Tonkatsu DJ Agetarou – 02

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If there were ever a series that was destined to be either ignored or abjectly derided by Western anime fans, it’s surely Tonkatsu DJ Agetarou.  It’s a funny-looking series about stuff that anime are never about, and it’s a short to boot.  There was never a chance this show was going to receive much acclaim or attention, but that doesn’t make it any less of a standout.

I have certain natural biases in favor of this show – I love Akitarou Daichi as a director, and I went to school every weekday in Shibuya for two years and know it about as well as any foreigner can know any Byzantine Tokyo neighborhood.  But I’d love Tonkatsu DJ Agetarou anyway, because it’s really smart in the way it goes about telling its charming little story.  Even the little stuff like Saddam-san telling his son to stir the tsukemono “33 times the first time around, 45 times the second” shows that humor is being mined even in the little details here.  I love the visual style and the cast, too – especially Daiki Yamashita, who’s slowly branching out and proving he can be excellent at roles quite different than Onoda Sakamichi.

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There were a ton of funny moments here, like the talking dog at the record shop where Agetarou learned about digging the crates (he likes big butts and he cannot lie) and pretty much everything about the DJ party at the end of the episode.  But my favorite moment was when Agetarou popped Grandmaster Fry’s (I’m pretty sure now that’s the right Romanization) LP on the turntable and couldn’t figure out why there was no sound.  I went into a Starbucks in LA a few years ago and ended up in conversation with a young lady of about 20 (working on her screenplay, natch), and eventually started talking about records.  *What’s that?” she asked, and I sighed at the fact that she didn’t know that’s what wax was called.  But it turned out she didn’t even know what records were – she’d never seen or heard of an LP, a 45 or a turntable.  Young people really are that clueless, bless their hearts…

I may not have known all that much about rare grooves or mixers going in, but I know good anime when I see it and this is good anime.  And if only a few of us are open-minded enough to figure it out, so be it.  My only complaint with Tonkatsu DJ Agetarou, in fact, is that it’s too damn short – I’d love to have 22 minutes of this series every week.




  1. P

    All the reasons you listed, why this anime will be ignored is spot on but boy do I LOVE it! AOTS for me, hands down LOL. But I always loved when anime does stuff that is different (I mean isn’t that why many of us came to into the fandom?). Also, how they are handling the music to the comedic timing of it all, it’s really good stuff. Nice shout out to the main seiyuu really showing some range this season.

    Also, if they ever I mean if they ever play something that remotely sounds like dancehall music (music from my country,, Jamaica and spiritual relative to hip hop) I’m gonna go crazy. But it might be asking too much though there is a healthy dancehall subculture in Shibuya.

  2. e

    This is so educational :,D. For the record (ehe) I know what records were myself – and that little 33 vs 45 line had me chuckling – but as for wax being called ‘records’ in AE? That’s news to me. So thank you Enzo – even if you are a cradlerobber. – . I feel enlightened!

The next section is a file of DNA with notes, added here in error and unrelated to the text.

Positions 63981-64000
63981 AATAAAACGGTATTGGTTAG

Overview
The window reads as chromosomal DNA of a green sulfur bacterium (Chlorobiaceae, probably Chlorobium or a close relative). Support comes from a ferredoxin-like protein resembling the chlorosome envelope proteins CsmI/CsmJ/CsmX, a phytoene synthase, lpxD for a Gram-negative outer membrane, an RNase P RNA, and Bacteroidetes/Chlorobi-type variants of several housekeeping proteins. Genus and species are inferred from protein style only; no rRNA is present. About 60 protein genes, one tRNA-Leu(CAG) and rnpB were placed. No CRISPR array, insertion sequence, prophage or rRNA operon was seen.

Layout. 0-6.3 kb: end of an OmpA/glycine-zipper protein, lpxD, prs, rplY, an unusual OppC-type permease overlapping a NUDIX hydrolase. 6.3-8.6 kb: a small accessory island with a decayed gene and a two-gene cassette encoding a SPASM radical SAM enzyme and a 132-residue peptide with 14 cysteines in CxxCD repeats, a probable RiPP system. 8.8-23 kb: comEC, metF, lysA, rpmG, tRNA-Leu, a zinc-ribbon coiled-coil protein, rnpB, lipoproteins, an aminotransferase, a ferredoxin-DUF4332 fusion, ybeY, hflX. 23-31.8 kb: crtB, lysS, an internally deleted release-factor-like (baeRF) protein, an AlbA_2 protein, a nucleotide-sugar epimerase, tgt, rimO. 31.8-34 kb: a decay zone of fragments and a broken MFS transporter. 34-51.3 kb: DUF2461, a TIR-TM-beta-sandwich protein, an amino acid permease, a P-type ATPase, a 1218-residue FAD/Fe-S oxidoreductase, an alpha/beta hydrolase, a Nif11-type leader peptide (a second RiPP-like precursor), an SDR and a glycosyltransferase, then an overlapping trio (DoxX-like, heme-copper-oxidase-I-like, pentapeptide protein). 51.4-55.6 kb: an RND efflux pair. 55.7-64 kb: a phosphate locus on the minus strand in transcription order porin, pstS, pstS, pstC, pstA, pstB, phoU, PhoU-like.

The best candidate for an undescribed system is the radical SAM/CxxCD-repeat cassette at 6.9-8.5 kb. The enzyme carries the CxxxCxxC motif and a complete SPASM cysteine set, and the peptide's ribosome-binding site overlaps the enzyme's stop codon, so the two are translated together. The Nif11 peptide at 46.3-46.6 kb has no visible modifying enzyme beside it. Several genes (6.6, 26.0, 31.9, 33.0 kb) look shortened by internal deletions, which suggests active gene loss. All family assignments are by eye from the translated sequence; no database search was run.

My little not-so-trivia contribution as it was not made explicit in your post and hey not everybody may know about it: this and the screenshot before that are most likely a nod to King Crimson’s album cover for their 21st Century Schizoid Man single and related In The Court Of The Crimson King :DD. Definitely recommended listening btw.

    Now… this anime is not turning me into a clubbing fan but on the other hand it’s really making me crave pork and pickles. My kingdom for tonkatsu! Funnily enough I am not crazy about its thin-slice-y beefy Italian cousin, the Milanese cotoletta [impanata]’ . The gut wants what it wants.
    Club culture notwisthstanding is definitely a captivating watch and rather funny. Plus I really dig the chara design. It’s like a mix between those Mameshiba commercials – youtube them! they’ll make you adorably uncomfortable with a side dish of earworm jingle – and a bunch of Spanish vintage educational /children books illustrations I spent some summers leafing through in my teenage years. They belonged to a now departed dear acquaintance from Barcelona and were printed circa late Sixties/mid-Seventies. Rare groove retro vibe, yo!

  3. Hey – I wasn’t trying to pick her up. in LA coffeehouse conversations like that start all the time – it’s a very casual city.

    I adore Tonkatsu, I have to say – I did even before I lived in Japan. It’s an especially great low-medium priced dinner option when you live in Tokyo, though.

  4. e

    @Enzo: I was just teasing you a bit you dear piece of Methuselah. Ah, these youth born late into last century and afterwards might not even know about music tapes and their unraveling woes… *flow oh my mammoth tears*
    Your LA reminds me a bit of how South and NW Italy used to be until the late Eighties. May it keep being so, that train is mostly gone for us here.

    I can’t recall you writing about your tonkatsu experiences in the culture posts – pity! – but if you ever feel like expanding on the subject for future blog posts 😀 …

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